Metals react with oxygen to form basic oxygen compounds. The majority of these compounds are ionic in nature. When groups 1, 2, and lanthanides react with dioxygen, they form basic oxygen compounds. A lot of energy is released during the synthesis of these molecules. Except for a few exceptions, these compounds readily react with water. When non-metals react with oxygen, they generate acidic oxide complexes linked together by covalent bonds. Acid anhydrides are another name for these chemicals. Except for some compounds that have high melting points and form large molecules, acid anhydrides have low melting and boiling points.

### Nature of Oxides Moving across a Group

The electropositive property of the central atom of an oxide determines whether the oxide is acidic or basic in general. The oxide becomes more basic as the central atom becomes more electropositive, while the oxide becomes more acidic as the central atom becomes more electronegative.

As we all know, electronegativity is an element’s ability to attract electron pairs. As a result, because the electronegativity decreases down the group, the acidic character of the oxides “decreases down the group.” Similarly, more electropositive metals have more basic oxide in their natural state. When a non-metal is more electronegative, it has a higher concentration of acidic oxide in its natural state. Since the “distance between the nucleus and the valence shell electron increases as one moves down the group, electronegativity decreases. As a result of the explanation above, we can conclude that the basic character of a group increases from top to bottom.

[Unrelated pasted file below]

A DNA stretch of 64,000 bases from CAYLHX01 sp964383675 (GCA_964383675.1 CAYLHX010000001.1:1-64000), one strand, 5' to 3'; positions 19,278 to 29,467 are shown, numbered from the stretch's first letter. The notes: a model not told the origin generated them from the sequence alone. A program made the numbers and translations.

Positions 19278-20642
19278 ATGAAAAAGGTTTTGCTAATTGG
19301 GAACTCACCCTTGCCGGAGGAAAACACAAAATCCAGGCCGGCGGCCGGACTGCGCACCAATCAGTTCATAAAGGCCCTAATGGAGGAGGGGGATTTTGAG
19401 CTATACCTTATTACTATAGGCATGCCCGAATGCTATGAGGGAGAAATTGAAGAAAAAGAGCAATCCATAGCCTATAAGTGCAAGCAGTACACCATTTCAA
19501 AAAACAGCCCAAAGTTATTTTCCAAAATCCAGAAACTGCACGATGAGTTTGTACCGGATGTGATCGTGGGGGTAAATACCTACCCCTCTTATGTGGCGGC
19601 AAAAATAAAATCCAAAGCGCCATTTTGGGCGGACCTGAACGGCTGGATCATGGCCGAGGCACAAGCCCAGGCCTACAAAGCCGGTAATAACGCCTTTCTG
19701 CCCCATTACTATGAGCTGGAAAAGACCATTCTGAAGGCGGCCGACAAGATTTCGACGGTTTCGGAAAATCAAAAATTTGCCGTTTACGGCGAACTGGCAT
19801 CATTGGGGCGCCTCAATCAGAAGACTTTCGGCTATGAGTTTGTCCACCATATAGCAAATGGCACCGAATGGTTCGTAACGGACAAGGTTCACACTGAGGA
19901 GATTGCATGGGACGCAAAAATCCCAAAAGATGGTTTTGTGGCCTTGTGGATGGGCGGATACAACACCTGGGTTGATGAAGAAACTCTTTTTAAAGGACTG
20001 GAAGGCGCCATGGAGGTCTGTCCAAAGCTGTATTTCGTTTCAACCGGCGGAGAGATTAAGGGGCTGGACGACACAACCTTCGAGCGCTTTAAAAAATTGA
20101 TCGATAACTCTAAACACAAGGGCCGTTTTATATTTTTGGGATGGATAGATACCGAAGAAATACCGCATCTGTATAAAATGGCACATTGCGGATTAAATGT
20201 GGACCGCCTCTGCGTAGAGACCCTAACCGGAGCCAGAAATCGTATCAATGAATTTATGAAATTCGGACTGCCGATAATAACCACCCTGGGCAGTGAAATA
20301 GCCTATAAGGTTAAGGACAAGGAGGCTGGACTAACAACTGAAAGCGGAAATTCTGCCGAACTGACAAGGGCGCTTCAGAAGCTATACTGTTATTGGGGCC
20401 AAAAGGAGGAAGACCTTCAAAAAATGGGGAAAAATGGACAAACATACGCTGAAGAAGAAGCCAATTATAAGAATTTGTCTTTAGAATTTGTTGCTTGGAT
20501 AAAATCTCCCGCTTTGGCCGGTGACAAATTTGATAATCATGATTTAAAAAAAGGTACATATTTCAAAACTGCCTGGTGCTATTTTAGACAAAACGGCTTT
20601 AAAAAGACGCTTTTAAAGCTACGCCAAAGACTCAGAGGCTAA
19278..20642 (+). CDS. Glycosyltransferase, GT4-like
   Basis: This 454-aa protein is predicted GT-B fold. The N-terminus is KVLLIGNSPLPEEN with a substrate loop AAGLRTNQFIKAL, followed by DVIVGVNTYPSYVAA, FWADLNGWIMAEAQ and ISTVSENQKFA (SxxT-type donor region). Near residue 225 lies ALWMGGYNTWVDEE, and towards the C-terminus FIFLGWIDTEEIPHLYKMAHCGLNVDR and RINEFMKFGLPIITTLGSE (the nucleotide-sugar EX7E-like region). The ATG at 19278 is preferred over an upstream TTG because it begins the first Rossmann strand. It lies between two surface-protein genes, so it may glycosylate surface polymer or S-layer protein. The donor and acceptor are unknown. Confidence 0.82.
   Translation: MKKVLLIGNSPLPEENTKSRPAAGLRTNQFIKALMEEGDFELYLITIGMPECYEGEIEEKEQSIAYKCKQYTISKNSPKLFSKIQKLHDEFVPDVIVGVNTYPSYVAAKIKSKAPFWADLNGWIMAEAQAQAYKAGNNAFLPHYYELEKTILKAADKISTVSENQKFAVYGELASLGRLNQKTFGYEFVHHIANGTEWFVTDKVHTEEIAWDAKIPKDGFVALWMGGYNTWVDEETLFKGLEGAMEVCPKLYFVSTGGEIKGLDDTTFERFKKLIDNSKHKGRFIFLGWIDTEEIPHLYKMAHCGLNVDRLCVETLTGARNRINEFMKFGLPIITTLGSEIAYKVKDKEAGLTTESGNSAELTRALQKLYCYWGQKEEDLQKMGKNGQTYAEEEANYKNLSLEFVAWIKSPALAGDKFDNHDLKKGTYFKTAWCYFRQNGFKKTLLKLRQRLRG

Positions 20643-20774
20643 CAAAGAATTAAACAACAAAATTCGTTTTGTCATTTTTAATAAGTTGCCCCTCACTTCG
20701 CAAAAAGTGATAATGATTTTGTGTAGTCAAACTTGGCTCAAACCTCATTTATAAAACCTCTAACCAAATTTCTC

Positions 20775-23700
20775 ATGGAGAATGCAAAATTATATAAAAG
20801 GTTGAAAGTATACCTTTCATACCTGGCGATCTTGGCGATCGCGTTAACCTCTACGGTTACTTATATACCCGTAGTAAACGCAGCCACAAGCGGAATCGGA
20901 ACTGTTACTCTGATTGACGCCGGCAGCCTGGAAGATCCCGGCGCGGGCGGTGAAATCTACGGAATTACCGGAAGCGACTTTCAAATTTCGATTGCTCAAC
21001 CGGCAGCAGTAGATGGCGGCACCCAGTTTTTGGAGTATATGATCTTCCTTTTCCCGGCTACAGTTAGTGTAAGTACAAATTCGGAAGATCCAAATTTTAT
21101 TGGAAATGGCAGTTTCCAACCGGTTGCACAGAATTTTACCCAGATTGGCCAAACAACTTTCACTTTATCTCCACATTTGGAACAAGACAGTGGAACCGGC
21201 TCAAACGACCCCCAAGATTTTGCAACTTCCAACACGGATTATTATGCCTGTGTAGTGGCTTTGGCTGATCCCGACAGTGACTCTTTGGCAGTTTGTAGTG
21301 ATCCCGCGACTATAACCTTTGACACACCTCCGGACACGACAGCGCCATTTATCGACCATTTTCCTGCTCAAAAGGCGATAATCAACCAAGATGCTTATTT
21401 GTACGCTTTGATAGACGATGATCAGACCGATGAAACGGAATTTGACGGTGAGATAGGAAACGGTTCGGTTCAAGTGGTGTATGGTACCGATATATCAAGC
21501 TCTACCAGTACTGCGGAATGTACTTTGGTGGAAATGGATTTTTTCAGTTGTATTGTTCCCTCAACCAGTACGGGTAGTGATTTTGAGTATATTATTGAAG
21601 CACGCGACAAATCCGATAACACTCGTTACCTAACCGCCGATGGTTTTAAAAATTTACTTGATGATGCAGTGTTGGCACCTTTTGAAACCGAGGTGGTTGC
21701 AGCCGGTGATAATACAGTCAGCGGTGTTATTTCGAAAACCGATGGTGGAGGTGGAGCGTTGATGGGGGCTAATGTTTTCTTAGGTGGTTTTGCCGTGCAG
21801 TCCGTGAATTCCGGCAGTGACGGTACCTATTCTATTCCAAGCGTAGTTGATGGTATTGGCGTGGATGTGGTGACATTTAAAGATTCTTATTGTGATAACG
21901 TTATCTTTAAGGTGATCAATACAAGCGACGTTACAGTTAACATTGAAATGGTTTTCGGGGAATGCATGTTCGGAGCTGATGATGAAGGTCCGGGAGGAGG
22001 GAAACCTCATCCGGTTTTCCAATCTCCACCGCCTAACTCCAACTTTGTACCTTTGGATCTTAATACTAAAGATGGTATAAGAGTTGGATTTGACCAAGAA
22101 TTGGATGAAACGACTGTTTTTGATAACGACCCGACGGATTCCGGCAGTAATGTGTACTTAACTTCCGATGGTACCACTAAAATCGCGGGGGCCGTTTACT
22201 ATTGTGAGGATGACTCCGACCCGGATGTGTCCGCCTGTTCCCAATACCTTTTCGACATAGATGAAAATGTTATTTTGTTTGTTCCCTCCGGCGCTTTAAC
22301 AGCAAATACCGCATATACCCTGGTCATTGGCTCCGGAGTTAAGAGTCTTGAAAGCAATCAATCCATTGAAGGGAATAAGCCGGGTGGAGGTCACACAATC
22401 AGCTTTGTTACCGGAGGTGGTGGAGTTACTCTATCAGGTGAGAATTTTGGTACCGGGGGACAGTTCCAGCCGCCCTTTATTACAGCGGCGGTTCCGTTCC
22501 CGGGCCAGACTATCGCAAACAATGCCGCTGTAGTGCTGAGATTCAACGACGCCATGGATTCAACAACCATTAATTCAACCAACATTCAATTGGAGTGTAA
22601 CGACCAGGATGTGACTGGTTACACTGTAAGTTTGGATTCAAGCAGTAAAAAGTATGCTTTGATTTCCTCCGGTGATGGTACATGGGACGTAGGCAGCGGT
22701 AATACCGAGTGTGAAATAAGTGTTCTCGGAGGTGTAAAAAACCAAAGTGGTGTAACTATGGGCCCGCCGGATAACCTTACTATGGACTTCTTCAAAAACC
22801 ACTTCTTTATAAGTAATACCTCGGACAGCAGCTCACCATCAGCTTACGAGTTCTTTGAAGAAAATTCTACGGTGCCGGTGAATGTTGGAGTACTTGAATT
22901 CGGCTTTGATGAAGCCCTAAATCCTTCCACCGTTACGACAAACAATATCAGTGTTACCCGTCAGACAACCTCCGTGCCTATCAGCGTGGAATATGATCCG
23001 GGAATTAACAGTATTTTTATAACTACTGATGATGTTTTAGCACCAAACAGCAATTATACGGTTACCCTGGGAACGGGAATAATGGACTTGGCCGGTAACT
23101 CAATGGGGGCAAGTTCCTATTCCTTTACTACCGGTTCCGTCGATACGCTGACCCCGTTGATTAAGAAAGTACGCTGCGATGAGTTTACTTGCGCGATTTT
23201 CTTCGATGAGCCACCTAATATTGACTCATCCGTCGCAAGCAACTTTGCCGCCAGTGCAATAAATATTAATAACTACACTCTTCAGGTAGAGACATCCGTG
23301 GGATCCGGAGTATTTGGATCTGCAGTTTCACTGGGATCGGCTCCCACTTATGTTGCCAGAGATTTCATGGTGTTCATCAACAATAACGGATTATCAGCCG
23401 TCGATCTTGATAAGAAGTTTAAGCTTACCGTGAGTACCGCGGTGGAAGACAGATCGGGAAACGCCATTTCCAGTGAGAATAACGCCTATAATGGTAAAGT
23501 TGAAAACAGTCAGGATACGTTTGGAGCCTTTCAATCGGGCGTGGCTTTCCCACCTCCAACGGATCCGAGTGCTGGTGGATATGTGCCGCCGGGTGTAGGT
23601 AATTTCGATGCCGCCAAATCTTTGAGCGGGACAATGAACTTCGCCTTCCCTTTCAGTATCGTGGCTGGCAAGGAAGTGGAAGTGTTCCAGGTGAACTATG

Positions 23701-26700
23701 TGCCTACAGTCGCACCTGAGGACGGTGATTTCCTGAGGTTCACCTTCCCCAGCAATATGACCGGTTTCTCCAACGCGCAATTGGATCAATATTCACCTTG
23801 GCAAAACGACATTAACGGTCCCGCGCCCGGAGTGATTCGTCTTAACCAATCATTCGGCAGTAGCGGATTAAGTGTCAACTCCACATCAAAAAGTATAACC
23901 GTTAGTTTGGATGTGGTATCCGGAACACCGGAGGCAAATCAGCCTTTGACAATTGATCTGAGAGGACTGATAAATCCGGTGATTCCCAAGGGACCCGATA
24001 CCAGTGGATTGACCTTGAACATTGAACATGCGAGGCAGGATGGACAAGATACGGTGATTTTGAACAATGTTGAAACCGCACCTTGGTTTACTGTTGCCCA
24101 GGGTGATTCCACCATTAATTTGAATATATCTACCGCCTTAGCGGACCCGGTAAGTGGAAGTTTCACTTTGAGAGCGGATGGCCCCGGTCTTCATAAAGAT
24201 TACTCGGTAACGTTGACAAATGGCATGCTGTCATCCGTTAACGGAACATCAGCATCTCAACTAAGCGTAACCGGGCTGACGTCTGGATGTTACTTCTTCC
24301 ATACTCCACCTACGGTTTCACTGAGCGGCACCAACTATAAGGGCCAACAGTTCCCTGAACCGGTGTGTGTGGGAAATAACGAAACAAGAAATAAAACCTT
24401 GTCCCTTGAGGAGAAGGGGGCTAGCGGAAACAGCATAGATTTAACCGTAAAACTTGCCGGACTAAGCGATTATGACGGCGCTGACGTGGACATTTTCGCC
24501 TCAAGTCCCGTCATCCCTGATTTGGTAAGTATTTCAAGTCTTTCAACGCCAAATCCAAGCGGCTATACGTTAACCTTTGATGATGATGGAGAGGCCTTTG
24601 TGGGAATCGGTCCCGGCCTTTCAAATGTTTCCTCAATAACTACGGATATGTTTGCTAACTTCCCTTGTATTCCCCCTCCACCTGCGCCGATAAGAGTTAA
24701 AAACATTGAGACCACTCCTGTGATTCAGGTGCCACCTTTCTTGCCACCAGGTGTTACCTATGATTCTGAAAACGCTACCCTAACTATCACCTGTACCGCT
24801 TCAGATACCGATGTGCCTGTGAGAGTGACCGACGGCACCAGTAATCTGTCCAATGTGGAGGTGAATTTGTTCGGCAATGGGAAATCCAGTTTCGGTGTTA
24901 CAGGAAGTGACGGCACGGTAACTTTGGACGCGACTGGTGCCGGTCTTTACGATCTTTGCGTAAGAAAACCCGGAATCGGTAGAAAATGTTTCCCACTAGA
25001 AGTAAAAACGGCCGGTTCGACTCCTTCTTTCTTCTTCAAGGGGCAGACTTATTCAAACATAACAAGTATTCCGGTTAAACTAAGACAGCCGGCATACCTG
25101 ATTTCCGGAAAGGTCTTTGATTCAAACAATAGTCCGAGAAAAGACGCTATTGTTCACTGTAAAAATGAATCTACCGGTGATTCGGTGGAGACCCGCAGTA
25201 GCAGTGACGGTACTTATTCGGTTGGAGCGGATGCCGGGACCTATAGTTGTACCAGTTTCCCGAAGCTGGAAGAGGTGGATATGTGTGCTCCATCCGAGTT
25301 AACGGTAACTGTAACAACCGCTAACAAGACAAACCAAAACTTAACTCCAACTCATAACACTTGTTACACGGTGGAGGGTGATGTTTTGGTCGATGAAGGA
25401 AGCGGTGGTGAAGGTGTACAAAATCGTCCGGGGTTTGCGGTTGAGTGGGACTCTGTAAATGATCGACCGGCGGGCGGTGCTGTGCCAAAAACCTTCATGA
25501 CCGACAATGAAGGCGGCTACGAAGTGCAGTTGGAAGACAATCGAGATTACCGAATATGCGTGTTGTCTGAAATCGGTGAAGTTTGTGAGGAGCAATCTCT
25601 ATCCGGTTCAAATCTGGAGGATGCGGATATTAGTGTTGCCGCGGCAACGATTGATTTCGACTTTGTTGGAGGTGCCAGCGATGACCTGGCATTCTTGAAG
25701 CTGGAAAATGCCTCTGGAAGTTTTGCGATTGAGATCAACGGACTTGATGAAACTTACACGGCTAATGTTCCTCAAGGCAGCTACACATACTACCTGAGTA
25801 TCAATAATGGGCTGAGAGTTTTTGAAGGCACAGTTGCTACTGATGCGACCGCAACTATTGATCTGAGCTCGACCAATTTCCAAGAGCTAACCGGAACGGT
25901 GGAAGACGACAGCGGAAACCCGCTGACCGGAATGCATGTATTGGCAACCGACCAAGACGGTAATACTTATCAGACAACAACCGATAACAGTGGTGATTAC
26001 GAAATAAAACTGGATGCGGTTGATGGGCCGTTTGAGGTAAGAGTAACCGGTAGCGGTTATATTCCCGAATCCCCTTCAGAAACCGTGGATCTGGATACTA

Metal oxides have a basic character, whereas non-metal oxides have an acidic nature. This means that as you move down the periodic table, the basic character of oxides gets stronger and the acidic character gets weaker. As a result, the nature of element oxides does not change as one moves down the periodic table. Oxides of all elements in a group have the same nature. For example, all elements in group 1 form basic oxides, such as lithium, sodium, and potassium, but all elements in group 17 form acidic oxides, such as fluorine, chlorine, and bromine.

### Sample Questions

Question 1: Name an element that would show similar chemical properties as sodium.

Chemical properties are similar among elements belonging to the same group. Potassium would show similar chemical properties as sodium since both potassium and sodium belong to the same group.

Question 2: An element belongs to the second group of the periodic table, is it a metal or non-metal?

The metallic character of elements decreases as one move from left to right over a period, but the non-metallic character increases This means that the elements at the left side of the periodic table are all metals. Since the given element belongs to the second group, so it belongs to the left side of the periodic table. Hence this element is a metal.

Question 3: The element with electronic configurations 2, 6 belong to which period?

The number of shells in the electronic configuration of an element tells which period the element belongs to. The given electronic configuration 2, 6 has two shells, so the given element belongs to the second period.

Question 4: Which among the periods or groups have elements with consecutive atomic numbers?